In a system in which SDRs are created other than by allocation to participants, acceptance obligations in excess of allocations can no longer be limited to twice the amounts of such allocations. Either a new formula will have to be devised to ensure adequate room for the acceptance of all outstanding SDRs or, more logically in the new system, the limit on acceptance obligations should be abolished, an equitable system of acceptance remaining assured by the rules of the designation system and/or the rules relating to holdings of reserve currencies in connection with convertibility commitments. If these latter rules were of a rigid kind, e.g., specifying that all incremental holdings of reserve currencies were to be presented to the issuer for conversion into SDRs, this might in principle supersede the system of designation, and also the requirement of need. If greater leeway were to be left to countries individually on their incremental foreign exchange holdings, rules for designation and the requirement of need would in any event have to be maintained, though the former would need to be revised to accommodate very much larger designation plans at the same time that participants would on the whole have smaller balances of convertible currencies. The present rules on reconstitution would lose most of their present rationale in conditions where countries held their reserves predominantly in SDRs. In the context of the adjustment process there would be reason for legitimate concern, however, if countries exercised an undue drain on other countries’ resources by a large and persistent use of reserves in general and of allocated SDRs in particular.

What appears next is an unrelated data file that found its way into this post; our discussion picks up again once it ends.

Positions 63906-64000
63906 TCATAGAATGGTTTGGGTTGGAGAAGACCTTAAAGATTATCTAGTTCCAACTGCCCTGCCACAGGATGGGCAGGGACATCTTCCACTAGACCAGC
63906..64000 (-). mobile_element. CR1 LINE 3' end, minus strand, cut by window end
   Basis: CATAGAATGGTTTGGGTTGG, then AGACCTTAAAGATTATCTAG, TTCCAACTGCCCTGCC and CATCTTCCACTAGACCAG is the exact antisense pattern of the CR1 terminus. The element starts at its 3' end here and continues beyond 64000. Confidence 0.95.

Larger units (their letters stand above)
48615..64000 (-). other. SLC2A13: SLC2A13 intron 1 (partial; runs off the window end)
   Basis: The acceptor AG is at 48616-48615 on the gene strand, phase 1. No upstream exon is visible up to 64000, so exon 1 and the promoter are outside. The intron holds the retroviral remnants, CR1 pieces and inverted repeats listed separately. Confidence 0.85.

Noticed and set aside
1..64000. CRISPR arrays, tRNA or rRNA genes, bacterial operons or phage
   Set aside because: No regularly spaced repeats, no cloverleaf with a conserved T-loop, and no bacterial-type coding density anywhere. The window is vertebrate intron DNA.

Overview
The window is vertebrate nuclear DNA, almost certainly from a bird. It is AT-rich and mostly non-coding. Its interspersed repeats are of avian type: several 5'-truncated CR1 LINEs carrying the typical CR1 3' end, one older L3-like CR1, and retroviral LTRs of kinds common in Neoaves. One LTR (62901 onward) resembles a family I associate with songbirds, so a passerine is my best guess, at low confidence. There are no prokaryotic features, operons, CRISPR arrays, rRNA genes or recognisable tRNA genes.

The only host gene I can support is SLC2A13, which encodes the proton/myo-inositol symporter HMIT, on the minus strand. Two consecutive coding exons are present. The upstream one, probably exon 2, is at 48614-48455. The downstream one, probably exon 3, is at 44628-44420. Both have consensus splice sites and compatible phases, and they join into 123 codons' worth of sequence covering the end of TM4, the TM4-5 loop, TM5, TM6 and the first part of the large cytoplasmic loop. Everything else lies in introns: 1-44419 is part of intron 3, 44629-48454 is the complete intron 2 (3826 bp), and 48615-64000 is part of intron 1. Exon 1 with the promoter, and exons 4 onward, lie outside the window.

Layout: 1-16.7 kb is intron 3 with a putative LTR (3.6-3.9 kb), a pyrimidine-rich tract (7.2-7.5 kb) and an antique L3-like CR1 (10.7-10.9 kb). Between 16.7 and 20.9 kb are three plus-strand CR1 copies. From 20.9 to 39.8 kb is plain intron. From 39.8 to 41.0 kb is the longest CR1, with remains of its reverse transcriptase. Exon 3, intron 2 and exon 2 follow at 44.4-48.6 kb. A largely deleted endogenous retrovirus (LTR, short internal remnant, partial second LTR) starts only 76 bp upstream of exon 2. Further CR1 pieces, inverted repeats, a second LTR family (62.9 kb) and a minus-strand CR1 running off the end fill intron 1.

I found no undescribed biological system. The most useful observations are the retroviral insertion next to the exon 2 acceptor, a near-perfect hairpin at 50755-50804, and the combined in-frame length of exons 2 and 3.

As mentioned earlier, the extension of the holding of SDRs beyond official holders does not appear to be a subject that requires consideration as part of the present reform.

5. The International Monetary System and Development Finance